Poets & Audiobooks: The Interestingness of Connections

Robin’s Roundup April 12

How To Love A Country

How To Love A CountryOne of the things I like best about doing my blog posts is the places I go. For the audiobooks I write about here, I follow a wide variety of breadcrumbs and chase bits of information to amplify the story of the audiobook with details about authors or the topics. This type of research—a bit of web surfing, a rabbit hole to check out, or the discovery of an archival tidbit—is a great pleasure. Today I’m looking at Richard Blanco, Maria Popova, and Leonard Cohen.

Richard Blanco is one of our most influential poets and storytellers. While he lives in Maine, he writes about the world, including his Cuban-American heritage, and invites conversation with all Americans. He was President Obama’s inaugural poet performing his poem, “One Today.” He has published six collections of poetry. The newly released collection HOW TO LOVE A COUNTRY  is a great listening experience. Jennifer Dowell writes in our review, “With a quiet but driving intensity, Richard Blanco delivers poems that speak to our times.”  Watch Richard working in the studio recording the collection—this gives a glimpse at what the full collection offers. Read more…

Robin Whitten
Robin is the Founder & Editor of AudioFile Magazine. The AudioFile Blog is her newest project to offer new voices and recommendations for audiobooks.

A Feast of Listening for the Holidays

Robin’s Roundup December 21

Twain's Feast

One of my favorite times to listen is while I’m cooking, and during the holidays I’m spending more time with my sleeves rolled up. This is when I wish I had a voice-controlled speaker like Amazon Echo or Google Home. Pushing pause when your hands are gummy always presents a problem!

Any audiobook choice will do, but if  you’re in the mood to hear about food while you are preparing food, here are some possible choices.

Twain's Feast
A Chef's Christmas

Nick Offerman hosts a lively audio program based on food writer Andrew Beahrs’ book TWAIN’S FEAST. It’s much more than a straight narrative with Offerman reading from Twain’s letters and comments, and an actual eight-course meal is prepared with chef Tyler Anderson. If you haven’t fully planned your menus—this program may give you some ideas!  Hearing Anthony Bourdain read his short story, A CHEF’S CHRISTMAS is a bit bittersweet, but we’re reminded of the late chef/writer/television personality’s ability as a storyteller. It’s great to hear Bourdain and may even lead you to his 2010 memoir MEDIUM RAW. Read more…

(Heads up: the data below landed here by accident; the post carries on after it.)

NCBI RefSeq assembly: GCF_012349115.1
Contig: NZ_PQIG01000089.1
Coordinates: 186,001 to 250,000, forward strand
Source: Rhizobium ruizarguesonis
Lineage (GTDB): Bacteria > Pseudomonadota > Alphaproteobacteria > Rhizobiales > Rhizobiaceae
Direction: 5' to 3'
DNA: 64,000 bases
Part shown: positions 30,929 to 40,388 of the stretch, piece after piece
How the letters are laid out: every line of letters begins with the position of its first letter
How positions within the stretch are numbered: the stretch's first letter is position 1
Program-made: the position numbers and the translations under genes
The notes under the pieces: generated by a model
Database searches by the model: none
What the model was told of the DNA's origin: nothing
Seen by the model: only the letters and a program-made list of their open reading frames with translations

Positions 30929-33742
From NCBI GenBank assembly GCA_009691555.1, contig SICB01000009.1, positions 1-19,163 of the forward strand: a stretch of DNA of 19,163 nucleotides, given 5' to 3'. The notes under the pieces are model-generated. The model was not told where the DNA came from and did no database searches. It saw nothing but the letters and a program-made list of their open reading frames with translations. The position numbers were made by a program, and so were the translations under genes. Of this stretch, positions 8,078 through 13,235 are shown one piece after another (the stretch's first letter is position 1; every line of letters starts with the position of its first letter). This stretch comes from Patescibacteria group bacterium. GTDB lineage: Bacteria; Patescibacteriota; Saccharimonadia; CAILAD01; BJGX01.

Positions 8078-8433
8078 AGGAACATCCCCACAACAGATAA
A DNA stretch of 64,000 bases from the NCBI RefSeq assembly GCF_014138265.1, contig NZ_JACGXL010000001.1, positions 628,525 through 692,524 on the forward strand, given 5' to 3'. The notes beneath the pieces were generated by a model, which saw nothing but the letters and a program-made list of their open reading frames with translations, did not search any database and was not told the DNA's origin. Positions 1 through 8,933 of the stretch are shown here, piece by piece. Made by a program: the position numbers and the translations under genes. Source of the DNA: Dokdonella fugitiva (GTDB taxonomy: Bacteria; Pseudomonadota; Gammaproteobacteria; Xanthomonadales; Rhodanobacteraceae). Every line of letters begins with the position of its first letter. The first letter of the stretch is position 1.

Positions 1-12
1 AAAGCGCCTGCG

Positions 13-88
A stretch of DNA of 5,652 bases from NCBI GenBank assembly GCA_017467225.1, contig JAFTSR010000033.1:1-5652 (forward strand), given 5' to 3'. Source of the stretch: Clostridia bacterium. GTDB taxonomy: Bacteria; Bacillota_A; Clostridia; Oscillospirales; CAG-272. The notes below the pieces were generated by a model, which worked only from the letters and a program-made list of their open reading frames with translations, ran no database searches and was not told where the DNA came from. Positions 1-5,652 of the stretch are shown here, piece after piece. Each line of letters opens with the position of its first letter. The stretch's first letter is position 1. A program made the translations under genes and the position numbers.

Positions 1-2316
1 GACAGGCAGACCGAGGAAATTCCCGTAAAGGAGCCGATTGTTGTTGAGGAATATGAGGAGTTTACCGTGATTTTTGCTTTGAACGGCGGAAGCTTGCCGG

Robin Whitten
Robin is the Founder & Editor of AudioFile Magazine. The AudioFile Blog is her newest project to offer new voices and recommendations for audiobooks.

Robin’s Roundup: January 19 New audiobook reviews

The Spiritual Journeys of Mountains and Mountaintops

The Man on the Mountaintop

The Man on the MountaintopLooking at some of the new audiobook reviews this week, I see a theme of personal journeys—some fictional and some biographical. In an original audio adaptation, Susan Trott’s THE HOLY MAN is transformed into a full cast performance as THE MAN ON THE MOUNTAINTOP. Headlining the cast of this pilgrims’ tale are British actor Toby Jones and Stanley Tucci, who said the project “blends parable, myth, and morality with powerful and thought-provoking storytelling.” 

At first, I confused Trott’s mountaintop and THE MOUNTAINTOP, the play by Katori Hall about Martin Luther King, Jr. This L.A. Theatre Works production is also an excellent listening experience, and a spiritual journey.  A memoir of a slightly different type of journey, AN ODYSSEY: A Father, a Son, and an Epic by Daniel Mendelsohn, is also reviewed this week. Narrator Bronson Pinchot  receives an Earphones Award for this memoir. Listening to even the briefest of sound clips lets you hear Bronson’s engaging style. Read more…

Robin Whitten
Robin is the Founder & Editor of AudioFile Magazine. The AudioFile Blog is her newest project to offer new voices and recommendations for audiobooks.

Aurelia’s Audio Adventures: Growing Up with the Vietnam War

Audiobooks that offer perspective on a long war and turbulent time

The Vietnam WarSoldiers lunged muddy, exhausted, and wide-eyed across our kitchen table most evenings when I was a teenager. It was the Vietnam War, in all its fear and confusion, playing in black-and-white on the nightly news. I wish we’d had Ken Burns and Geoffrey C. Ward’s audiobook, THE VIETNAM WAR: AN INTIMATE HISTORY, to support our viewing, as it’s every bit as informative and wide-ranging as their recent PBS documentary. Though the audiobook is abridged, Burns won an Earphones Award for his clear and serious narration, which helped me concentrate on the hard story without turning away.

You see, in 1969, while waiting for my ride outside the San Francisco airport, I did look away when a soldier dropped a bulging duffle at his feet, and said, “I’m just back from Vietnam.” Such were my muddled emotions that to my eternal regret, I couldn’t even manage a “Welcome home.” Between them, Steve Sheinkin’s MOST DANGEROUS: DANIEL ELLSBERG AND THE SECRET HISTORY OF THE VIETNAM WAR, read by Ray Porter, and Howard Means’s 67 SHOTS: KENT STATE AND THE END OF AMERICAN INNOCENCE, read by Alan Sklar, help explain the mess we were in during those tumultuous times. They don’t absolve my rudeness to that soldier, but they put my reaction in context. Read more…

Author and audiobook fanatic, Aurelia often falls asleep at night with earbuds still attached. She can also be found at www.aureliacscott.com.